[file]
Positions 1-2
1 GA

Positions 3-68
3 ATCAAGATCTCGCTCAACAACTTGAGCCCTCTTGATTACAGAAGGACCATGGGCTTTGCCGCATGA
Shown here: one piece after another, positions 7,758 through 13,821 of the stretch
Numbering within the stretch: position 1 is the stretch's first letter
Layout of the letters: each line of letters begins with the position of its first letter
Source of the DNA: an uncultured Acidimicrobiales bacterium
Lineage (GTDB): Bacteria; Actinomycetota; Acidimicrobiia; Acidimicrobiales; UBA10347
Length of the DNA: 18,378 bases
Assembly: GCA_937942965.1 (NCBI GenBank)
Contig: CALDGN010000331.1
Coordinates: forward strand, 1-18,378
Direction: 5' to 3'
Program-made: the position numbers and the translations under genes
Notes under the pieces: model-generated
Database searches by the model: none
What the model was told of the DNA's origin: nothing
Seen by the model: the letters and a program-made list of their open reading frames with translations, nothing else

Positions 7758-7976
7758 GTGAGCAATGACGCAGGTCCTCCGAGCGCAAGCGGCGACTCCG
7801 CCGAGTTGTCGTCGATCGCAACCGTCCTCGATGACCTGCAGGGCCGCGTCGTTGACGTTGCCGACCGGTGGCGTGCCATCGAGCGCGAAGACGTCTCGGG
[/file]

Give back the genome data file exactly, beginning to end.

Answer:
Positions 1-2
1 GA

Positions 3-68
3 ATCAAGATCTCGCTCAACAACTTGAGCCCTCTTGATTACAGAAGGACCATGGGCTTTGCCGCATGA
Shown here: one piece after another, positions 7,758 through 13,821 of the stretch
Numbering within the stretch: position 1 is the stretch's first letter
Layout of the letters: each line of letters begins with the position of its first letter
Source of the DNA: an uncultured Acidimicrobiales bacterium
Lineage (GTDB): Bacteria; Actinomycetota; Acidimicrobiia; Acidimicrobiales; UBA10347
Length of the DNA: 18,378 bases
Assembly: GCA_937942965.1 (NCBI GenBank)
Contig: CALDGN010000331.1
Coordinates: forward strand, 1-18,378
Direction: 5' to 3'
Program-made: the position numbers and the translations under genes
Notes under the pieces: model-generated
Database searches by the model: none
What the model was told of the DNA's origin: nothing
Seen by the model: the letters and a program-made list of their open reading frames with translations, nothing else

Positions 7758-7976
7758 GTGAGCAATGACGCAGGTCCTCCGAGCGCAAGCGGCGACTCCG
7801 CCGAGTTGTCGTCGATCGCAACCGTCCTCGATGACCTGCAGGGCCGCGTCGTTGACGTTGCCGACCGGTGGCGTGCCATCGAGCGCGAAGACGTCTCGGG